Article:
"The people of Red Oak agree with these statements from the board members," he concluded, "We respectfully look to the board to do several things: (1) Separate the Englewood/Winstead, Red Oak/Swift Creek issues; (2) Take all necessary time to study the new enrollment numbers for Red Oak and Swift Creek after the new attendance policy is in place; (3) Update the long-range facilities plan, especially where it relates to Red Oak; (4) Increase the support for the children of Swift Creek to ensure every child gets the best education possible; (5) Make sure the children of the Red Oak Community stay in their community school."

Englewood parents Lisa Godwin and Kelly Robbins both thanked the board for their fourth proposal, which would split Englewood and Winstead Avenue elementary schools K-2, and 3-5. "Thank you for listening," Godwin said. "I feel this board has listened, and I feel confident that it will make the best decision."

Winstead parent Allyson Clontz approves the K-2 and 3-5 proposal as well. She said she does not want her children to be moved to Benvenue Elementary School as proposed on the three map scenarios. She said that N-RMS offers the best education in the local area. Her family moved so that her oldest child could leave a private school and attend Edwards to eventually participate in the International Baccalaureate program at Rocky Mount High School when he is eligible.

Winstead parent Randall Bryant is against the K-2 and 3-5 split proposed because it would make it so hard for families with more than one elementary student to actively participate in and financially support two schools.

Teachers Pat Murphy and Meg Billups spoke out against the proposed revisions to board Policy JBCC/JBCD on student reassignment and transfer to schools, as regarding children and family members of employees. They both urged the board to use the current policy as is and enforce it rather than changing it to weaken the benefit for employees.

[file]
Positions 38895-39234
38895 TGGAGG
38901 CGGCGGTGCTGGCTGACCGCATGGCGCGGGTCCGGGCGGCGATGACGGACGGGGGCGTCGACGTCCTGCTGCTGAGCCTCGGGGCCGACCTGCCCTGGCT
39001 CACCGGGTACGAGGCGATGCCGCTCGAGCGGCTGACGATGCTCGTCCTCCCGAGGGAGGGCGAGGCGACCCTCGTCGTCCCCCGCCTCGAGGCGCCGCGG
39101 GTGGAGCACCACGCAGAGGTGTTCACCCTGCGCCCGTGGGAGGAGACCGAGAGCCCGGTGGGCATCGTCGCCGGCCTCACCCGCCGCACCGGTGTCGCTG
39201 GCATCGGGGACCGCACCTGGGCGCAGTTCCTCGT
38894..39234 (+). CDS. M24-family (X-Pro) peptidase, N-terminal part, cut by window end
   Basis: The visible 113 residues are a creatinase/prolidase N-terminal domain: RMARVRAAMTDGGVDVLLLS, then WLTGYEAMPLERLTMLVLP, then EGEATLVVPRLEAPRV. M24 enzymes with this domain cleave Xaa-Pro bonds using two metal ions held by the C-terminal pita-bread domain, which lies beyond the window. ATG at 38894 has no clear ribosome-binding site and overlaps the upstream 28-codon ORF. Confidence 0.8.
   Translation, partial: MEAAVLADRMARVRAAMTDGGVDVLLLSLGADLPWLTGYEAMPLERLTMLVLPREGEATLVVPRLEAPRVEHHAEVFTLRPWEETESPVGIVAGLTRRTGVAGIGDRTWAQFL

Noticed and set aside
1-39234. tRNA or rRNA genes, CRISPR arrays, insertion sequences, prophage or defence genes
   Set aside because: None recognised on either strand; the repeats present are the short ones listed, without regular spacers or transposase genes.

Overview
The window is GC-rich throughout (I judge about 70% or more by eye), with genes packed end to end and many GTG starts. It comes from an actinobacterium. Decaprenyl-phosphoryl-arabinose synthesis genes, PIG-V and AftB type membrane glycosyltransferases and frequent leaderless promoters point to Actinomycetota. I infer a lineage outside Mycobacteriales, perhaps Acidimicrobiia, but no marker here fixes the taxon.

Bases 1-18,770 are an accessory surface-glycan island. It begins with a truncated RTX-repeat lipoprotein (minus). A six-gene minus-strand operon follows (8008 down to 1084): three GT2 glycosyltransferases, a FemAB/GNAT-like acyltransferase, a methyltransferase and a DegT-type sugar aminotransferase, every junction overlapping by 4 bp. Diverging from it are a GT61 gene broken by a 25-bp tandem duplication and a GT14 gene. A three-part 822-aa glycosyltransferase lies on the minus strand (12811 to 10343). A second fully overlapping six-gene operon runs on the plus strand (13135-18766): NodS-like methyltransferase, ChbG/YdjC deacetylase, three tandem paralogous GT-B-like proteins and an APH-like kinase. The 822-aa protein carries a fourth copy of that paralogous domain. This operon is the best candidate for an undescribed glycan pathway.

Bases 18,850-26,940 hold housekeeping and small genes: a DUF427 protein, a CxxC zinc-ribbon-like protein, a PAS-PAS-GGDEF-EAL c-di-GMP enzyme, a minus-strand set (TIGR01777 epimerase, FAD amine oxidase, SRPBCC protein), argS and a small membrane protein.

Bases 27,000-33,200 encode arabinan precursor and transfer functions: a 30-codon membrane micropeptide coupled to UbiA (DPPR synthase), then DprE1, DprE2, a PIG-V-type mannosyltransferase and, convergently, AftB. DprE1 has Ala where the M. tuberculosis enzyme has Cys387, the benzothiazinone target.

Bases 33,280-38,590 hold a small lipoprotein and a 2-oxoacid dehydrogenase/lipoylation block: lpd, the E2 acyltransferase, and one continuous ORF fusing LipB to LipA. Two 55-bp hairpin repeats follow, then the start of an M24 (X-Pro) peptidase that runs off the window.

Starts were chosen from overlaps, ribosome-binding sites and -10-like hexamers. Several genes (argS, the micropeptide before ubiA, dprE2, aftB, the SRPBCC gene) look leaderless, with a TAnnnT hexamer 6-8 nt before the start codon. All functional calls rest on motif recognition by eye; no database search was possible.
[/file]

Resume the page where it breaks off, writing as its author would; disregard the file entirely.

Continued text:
Murphy is concerned for her two grandchildren who are allowed to attend Benvenue Elementary School, where she has taught for 20 years. She is responsible for their after-school care and would like to be able to continue to help them through their school years.

Billups is concerned for her children as to which feeder school they might attend if the revised policy would change their current situation. She researched other school systems in the state and found that the current N-RMS policy is consistent with them, and more stringent than some. She urged the Board to leave the policy alone and allow employees to have this benefit as is.

Member Jim Lilley requested a report on how many people would be affected by the new JBCC/JBCD policy.

When the administration reviewed the K-2 and 3-5 proposal for any transportation, scheduling, transition, and instruction issues, no problems were found, Mark Strickland, N-RMS special assistant for auxiliary services, reported. Superintendent Rick McMahon also assured the Board that this K-2 and 3-5 change "would not present problems that we couldn't deal with."